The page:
Commentary Ann Coulter | Posted: Jul 17, 2019 3:08 PM
Source: JANIFEST/iStock/Getty Images Plus
Over the weekend, NBC News investigative reporter Leigh Ann Caldwell appeared on MSNBC’s “Kasie DC” to tell the story of Bill Underwood, loving parent and prison mentor, who has already spent nearly 30 years in prison for a nonviolent drug crime.
“William Underwood, now 65 years old, was sentenced to life in prison without parole for a nonviolent drug-related crime. It was his first felony, but in the middle of the tough-on-crime era, the judge showed no leniency. With no hope of ever walking free again, Underwood has made the best of his time in prison, mentoring others and staying devoted to his children and grandchildren, as (his daughter) Ebony fights for his release.”
Another black body in prison for mere possession of a joint!
Actually, no one is in prison anywhere for possession of a joint, except in the pea-brain fantasies of chubby college coeds everywhere. We don’t have the prison space.
NBC’s Caldwell interviewed Underwood, noting how “for 30 years from inside prison walls, he still tried to be a father first.” The poor man concurred, saying, “That’s all I was ever taught, you know? Children first, first, foremost. That’s what I try to emulate.”
Can it be long before Ivanka pops up, lobbying for his release?
Despite what I’m sure was an exhaustive investigation, I was suspicious of Caldwell’s characterization of Underwood’s crime. My rule is: If you’re not telling me why someone was sentenced to life in prison, there’s probably a reason you’re not telling me.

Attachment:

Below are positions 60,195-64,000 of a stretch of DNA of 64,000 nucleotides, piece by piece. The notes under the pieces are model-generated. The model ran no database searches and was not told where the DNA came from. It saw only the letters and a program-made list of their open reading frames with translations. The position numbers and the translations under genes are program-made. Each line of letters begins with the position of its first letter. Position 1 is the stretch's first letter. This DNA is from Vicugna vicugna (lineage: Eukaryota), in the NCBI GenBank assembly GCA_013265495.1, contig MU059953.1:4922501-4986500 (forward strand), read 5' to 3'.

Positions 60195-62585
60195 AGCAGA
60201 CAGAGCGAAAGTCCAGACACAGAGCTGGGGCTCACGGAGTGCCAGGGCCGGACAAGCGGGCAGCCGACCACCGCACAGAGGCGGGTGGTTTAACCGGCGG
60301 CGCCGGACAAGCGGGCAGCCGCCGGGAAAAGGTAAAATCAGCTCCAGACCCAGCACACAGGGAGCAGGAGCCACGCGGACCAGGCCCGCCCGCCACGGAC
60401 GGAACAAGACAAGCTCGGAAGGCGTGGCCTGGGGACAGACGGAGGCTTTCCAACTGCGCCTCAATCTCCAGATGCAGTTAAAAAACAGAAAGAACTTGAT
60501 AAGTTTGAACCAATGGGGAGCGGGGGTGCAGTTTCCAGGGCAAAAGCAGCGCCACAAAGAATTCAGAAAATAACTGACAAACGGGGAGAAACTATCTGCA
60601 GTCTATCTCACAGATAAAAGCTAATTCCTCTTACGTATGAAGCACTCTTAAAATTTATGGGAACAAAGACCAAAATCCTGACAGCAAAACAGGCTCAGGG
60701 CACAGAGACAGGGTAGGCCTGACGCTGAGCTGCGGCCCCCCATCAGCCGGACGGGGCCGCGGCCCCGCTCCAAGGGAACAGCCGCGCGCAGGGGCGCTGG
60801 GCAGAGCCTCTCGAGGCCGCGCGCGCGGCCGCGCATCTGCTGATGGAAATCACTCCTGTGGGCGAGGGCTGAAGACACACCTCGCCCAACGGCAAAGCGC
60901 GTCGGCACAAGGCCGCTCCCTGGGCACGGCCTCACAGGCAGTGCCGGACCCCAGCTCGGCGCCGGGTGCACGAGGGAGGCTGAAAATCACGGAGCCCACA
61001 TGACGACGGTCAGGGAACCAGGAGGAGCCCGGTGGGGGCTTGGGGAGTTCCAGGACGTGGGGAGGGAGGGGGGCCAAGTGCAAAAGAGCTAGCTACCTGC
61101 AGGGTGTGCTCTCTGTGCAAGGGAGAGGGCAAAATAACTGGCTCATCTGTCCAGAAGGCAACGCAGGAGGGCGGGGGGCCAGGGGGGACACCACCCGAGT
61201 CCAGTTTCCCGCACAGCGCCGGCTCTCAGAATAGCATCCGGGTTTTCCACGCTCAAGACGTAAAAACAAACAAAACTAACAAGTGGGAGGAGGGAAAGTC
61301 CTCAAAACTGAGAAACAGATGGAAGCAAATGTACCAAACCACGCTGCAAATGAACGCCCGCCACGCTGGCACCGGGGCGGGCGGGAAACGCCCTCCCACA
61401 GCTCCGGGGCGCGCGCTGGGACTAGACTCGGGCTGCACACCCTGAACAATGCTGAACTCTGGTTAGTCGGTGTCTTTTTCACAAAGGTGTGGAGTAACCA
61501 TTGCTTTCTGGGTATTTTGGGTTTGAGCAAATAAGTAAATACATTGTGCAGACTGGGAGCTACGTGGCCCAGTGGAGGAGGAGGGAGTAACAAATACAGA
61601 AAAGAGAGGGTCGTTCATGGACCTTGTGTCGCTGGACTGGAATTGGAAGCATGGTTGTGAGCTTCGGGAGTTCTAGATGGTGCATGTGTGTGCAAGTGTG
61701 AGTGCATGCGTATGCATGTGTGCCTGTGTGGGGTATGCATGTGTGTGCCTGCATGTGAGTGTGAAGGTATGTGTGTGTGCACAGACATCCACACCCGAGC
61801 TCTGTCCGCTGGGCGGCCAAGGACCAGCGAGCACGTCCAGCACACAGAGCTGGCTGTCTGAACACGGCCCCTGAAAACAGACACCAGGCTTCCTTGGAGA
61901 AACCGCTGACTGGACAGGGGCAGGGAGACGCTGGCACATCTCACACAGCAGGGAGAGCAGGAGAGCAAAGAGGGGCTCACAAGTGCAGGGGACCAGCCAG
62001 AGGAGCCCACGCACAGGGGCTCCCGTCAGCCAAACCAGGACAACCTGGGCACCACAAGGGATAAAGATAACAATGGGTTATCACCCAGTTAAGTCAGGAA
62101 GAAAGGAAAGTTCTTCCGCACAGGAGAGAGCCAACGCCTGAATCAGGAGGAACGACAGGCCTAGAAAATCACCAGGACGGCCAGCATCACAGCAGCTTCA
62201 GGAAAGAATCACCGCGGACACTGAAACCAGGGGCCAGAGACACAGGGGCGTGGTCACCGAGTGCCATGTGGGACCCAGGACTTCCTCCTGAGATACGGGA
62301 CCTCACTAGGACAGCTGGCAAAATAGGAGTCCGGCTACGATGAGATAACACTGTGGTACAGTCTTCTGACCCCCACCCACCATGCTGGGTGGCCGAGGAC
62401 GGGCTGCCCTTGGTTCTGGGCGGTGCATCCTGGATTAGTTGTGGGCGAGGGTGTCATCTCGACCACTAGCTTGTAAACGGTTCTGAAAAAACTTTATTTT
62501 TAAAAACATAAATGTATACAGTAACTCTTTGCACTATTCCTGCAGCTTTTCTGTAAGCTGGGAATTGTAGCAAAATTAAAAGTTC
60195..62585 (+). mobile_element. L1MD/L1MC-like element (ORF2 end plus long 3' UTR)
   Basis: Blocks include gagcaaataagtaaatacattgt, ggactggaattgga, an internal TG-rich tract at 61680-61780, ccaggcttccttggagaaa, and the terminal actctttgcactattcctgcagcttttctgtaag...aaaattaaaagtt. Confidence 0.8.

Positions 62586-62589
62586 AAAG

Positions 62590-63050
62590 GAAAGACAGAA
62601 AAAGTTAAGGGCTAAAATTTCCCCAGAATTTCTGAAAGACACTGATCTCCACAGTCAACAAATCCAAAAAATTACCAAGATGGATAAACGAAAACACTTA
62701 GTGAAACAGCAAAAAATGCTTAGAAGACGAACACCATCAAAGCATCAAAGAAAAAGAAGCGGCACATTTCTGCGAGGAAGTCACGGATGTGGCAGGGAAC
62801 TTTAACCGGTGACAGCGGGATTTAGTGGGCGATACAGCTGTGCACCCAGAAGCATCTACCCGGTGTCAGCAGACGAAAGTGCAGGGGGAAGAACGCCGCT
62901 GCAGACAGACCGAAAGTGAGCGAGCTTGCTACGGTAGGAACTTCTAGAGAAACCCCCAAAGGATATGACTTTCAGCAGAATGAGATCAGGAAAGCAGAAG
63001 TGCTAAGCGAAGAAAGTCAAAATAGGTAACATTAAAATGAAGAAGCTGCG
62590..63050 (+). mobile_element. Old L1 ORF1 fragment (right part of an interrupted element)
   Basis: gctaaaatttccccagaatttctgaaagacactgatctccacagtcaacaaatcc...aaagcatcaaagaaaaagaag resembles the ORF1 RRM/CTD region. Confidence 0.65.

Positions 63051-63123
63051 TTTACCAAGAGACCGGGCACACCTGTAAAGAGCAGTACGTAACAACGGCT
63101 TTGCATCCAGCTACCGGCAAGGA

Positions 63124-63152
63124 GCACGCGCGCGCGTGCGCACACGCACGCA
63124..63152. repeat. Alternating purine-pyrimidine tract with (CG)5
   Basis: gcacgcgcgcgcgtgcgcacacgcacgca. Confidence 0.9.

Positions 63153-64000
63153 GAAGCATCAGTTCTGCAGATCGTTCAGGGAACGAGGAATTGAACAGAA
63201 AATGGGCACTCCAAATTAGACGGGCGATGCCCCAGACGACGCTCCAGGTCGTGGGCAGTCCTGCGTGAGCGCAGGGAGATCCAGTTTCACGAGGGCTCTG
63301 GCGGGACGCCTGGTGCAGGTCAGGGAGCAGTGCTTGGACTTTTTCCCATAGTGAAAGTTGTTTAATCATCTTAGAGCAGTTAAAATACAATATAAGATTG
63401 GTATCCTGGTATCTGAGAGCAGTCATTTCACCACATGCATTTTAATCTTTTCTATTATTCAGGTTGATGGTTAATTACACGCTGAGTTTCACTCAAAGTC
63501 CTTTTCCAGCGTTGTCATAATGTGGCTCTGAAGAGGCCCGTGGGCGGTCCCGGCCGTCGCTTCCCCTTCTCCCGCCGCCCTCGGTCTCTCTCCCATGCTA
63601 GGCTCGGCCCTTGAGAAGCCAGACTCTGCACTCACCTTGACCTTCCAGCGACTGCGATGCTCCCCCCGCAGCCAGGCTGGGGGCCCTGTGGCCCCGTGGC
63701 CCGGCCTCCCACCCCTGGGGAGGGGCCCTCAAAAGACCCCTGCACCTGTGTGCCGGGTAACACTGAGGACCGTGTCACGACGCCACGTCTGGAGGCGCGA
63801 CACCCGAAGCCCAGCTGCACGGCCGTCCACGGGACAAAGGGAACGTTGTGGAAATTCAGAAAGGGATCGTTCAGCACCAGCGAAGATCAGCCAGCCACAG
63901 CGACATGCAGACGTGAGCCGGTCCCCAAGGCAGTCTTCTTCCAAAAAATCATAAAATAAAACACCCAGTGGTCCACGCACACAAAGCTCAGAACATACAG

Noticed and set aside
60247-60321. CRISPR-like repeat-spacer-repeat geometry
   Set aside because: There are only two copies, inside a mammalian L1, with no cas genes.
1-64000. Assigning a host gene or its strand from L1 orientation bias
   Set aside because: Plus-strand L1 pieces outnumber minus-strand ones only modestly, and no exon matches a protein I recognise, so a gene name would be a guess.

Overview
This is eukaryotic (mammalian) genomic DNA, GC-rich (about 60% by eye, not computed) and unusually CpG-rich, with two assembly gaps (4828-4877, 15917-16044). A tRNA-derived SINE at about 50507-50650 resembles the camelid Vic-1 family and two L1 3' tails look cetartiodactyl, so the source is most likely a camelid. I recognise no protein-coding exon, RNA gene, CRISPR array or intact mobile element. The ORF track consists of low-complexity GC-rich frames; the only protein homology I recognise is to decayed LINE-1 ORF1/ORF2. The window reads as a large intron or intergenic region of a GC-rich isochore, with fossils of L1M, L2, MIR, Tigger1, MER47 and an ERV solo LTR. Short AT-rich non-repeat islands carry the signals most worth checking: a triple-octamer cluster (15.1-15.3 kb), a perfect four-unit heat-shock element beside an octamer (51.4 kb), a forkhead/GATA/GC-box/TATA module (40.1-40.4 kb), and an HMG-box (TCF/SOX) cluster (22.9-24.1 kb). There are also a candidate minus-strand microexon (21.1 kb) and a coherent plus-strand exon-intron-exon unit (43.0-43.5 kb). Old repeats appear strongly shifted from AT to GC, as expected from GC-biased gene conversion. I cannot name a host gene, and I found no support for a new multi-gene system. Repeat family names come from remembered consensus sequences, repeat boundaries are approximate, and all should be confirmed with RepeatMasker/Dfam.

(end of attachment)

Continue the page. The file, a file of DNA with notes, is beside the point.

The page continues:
All we got from Caldwell was: Here’s this great father behind bars; He just got caught up in something, we’re really not sure what it was — and here’s his daughter, Ebony, to tell us what a terrific father he is.
Considering that she’s arguing for Underwood’s immediate release into the general public, it seems odd that Caldwell doesn’t know what he’s in prison for, nor does she have the slightest interest in finding out.
Maybe at NBC they don’t have access to the internet. But I do! I spent a full 60 seconds doing a Nexis search on William Underwood.
Here are some excerpts from a Newsday article on Underwood’s conviction, dated Jan. 10, 1990:
“A rock band manager was convicted yesterday as the head of a vicious Harlem drug gang that prosecutors said carried out six murders, including the controversial slaying of a witness in 1983.”
Caldwell didn’t bother to mention Underwood’s SIX MURDERS?
NBC: We don’t have room for everything. These stories are only so long.
“William Underwood, 36, faces up to life in prison without parole for his conviction in U.S. District Court in Manhattan on charges of racketeering and operating a continuing criminal enterprise — the so-called federal narcotics ‘kingpin’ law.”
It’s weird that Caldwell never managed to turn up the fact that he was convicted of being the kingpin of a drug empire, distributing heroin throughout Harlem in the 1980s. “Yes, your honor, I was convicted of operating a CONTINUING CRIMINAL ENTERPRISE — but it’s my first offense.”